Time: I’ll speed things up a bit by saying that, in an average year, Nigel spends 22 weeks in full-on “music mode”—brutal, 80-hour weeks. Another 18 weeks are spent in a less-intense mode (sending out demos, archiving, paperwork, writing a bit, etc.): 40-hour weeks for that time. Add an extra 20 miscellaneous hours over the rest of the year and it comes out to a nice, even and fairly true-to-life YETI of 2,500 hours.
Money: Again, I’ll just give you yearly averages on all of this. There’s a lot to reckon with here, so bear with me. Nigel wants to stay current, spending an average of $4,000 a year just on hardware (new Macs & PCs, plus the occasional mic or office chair or piece of outboard gear). He employs two assistants who cost $8,000 a year each to keep around (that would be something like 10 hours a week, every week, at $15 per hour, apiece).
Each episode of Spleen (that’s 23 a year) costs an average $1,000 in musicians and engineers—an incredibly low number to plug in here, by the way—so we add another $23,000 to the yearly tally. $10,000 a year is Nigel’s investment in software and sample libraries, and the cost of his studio space is $36,000 per year (that’s a 1,500 square foot studio at $2 per square foot per month in rent… more than reasonable, given LA costs these days). Utilities cost him $2000 for the year, and internet/website costs another $200.
Nigel kisses another $3,000 goodbye as he takes potential clients out to lunch, dinner, drinks and concerts (enjoyable, all—but a legitimate cost of doing business). Emmy night alone costs him nearly $1,000. He spends $600 per year in office supplies (toner cartridges ain’t cheap!); another $2,000 promoting himself online and in print; $500 for postage, overnight delivery, and messenger services… I’ll stop there, although the costs continue. You can see where this number is going, yes? YACC = $100,000.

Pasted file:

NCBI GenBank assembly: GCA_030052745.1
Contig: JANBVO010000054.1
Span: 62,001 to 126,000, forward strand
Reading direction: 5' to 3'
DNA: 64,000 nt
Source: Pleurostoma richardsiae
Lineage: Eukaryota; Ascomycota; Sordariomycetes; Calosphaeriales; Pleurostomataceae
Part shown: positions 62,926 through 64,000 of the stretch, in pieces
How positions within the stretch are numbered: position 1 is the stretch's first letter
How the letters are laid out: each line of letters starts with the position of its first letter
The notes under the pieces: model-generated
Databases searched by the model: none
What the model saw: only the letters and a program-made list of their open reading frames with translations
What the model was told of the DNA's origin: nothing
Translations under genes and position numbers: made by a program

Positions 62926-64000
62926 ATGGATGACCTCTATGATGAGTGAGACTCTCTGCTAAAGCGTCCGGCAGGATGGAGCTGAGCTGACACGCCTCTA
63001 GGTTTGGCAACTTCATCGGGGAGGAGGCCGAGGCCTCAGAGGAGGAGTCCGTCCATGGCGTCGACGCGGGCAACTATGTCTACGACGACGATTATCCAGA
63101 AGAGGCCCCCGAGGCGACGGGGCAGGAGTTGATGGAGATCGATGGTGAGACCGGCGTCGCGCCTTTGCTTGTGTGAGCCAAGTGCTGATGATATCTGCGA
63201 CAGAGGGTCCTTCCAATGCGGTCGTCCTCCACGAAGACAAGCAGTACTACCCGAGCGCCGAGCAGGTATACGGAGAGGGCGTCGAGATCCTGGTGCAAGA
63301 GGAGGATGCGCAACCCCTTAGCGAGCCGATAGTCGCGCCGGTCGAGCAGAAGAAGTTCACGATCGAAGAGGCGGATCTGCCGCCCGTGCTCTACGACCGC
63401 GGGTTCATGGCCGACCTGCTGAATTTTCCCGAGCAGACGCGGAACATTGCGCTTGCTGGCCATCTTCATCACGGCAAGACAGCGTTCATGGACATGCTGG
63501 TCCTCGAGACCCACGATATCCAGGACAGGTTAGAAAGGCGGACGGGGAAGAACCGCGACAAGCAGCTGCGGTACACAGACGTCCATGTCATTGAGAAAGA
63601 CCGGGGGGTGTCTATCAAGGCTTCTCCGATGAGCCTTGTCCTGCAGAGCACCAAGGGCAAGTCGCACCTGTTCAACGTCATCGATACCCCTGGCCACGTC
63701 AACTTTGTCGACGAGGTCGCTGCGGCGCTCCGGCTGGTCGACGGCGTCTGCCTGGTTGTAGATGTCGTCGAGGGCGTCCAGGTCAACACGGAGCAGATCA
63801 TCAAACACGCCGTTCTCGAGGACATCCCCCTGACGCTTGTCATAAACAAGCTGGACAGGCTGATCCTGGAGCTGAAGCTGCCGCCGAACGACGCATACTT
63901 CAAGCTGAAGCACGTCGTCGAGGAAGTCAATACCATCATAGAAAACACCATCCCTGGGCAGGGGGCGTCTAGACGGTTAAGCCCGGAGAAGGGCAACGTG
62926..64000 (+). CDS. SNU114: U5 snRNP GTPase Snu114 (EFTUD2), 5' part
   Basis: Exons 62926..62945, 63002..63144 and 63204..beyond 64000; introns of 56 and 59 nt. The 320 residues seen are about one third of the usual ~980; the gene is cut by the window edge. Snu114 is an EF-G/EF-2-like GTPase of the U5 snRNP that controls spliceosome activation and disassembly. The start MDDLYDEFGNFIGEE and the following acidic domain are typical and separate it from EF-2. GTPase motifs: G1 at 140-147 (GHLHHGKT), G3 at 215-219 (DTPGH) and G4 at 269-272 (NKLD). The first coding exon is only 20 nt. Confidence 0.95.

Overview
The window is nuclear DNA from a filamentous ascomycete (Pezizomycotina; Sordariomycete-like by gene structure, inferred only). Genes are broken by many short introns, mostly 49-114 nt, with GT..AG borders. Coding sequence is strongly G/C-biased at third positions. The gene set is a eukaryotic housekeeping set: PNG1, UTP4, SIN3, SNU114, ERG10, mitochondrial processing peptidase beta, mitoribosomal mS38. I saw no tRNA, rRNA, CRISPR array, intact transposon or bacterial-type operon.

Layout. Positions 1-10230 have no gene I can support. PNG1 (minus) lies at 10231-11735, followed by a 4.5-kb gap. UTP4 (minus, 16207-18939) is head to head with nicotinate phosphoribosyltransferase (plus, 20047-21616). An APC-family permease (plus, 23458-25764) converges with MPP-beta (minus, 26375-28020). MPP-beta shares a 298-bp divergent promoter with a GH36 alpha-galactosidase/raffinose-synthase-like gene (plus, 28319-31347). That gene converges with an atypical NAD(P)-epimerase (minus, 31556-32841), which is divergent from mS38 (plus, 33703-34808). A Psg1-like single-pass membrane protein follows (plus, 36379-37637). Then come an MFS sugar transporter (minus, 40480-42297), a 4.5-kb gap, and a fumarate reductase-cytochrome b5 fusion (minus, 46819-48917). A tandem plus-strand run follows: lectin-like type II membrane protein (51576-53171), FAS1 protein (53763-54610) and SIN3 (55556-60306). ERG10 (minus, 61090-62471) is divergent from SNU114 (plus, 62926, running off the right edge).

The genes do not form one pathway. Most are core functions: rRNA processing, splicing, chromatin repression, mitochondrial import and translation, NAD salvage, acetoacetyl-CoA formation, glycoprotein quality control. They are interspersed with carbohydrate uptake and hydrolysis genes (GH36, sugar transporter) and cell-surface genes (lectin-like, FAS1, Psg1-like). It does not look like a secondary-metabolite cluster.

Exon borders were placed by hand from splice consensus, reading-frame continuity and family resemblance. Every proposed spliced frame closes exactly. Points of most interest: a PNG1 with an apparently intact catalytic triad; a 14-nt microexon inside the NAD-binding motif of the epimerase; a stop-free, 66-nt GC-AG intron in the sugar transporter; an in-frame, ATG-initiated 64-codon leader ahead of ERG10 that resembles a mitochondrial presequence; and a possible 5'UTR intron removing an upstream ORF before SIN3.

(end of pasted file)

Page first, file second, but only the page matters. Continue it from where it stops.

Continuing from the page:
These numbers are reasonably close to what you’d see in the real, professional world. And they do paint the picture. Do the math, and you can see that one minute of music, for Nigel, requires 5 hours and $200.
If Nigel makes $600 per minute up front (i.e., his package for each TV episode is about $12,000), he’s already made $276,000 per year… but a package deal that handsome is increasingly rare in today’s world. Let’s cut it in half. Even at that—$138,000—he’s $38k toward having a life, paying taxes, etc. Royalties will vary wildly, but it’s reasonable to say that, if Spleen is a network or basic-cable show, he’ll see between $200-$400 per minute in back end (domestic and international) over the life cycle of the cue. That means somewhere between $100,000 and $200,000 more for Nigel per year.
Makes that Emmy-less awards shelf a bit more bearable, doesn’t it? And it covers the cost of those three little movies he scored (which were sort of long-term investments anyway: he put the entire budget “into the scores,” making next to nothing so that, if the directors move ahead in the world, they might remember him and hire him for the Next Big Gig. Whether that’s a winning long-term strategy is an arguable topic for another blog post, but that’s what he did).
Even if Nigel’s TV show were to air on a much smaller network, where per-minute royalties are substantially less, he stands to make reasonable coin if he keeps his writer’s share. He’ll make even more if he owns a percentage of the publishing royalties as well. But no show is forever (except maybe The Simpsons), and Nigel is going to have to save a hefty chunk of his income to tide him over during the inevitable slow times. His expenses during those lean periods are likely to go up if he’s hustling for gigs, using the down time to re-vamp and re-outfit his studio, creating demo cues for projects, etc. Counterintuitive, but true. There is an economy of scale here: the magnitude of these numbers may not be applicable to your career (yet!), but the factors to consider are almost all the same.
The value of having your own version of all this information, I think, is evident. Silly acronyms aside, these are numbers you must know in order to exercise even a modicum of control over your schedule and finances.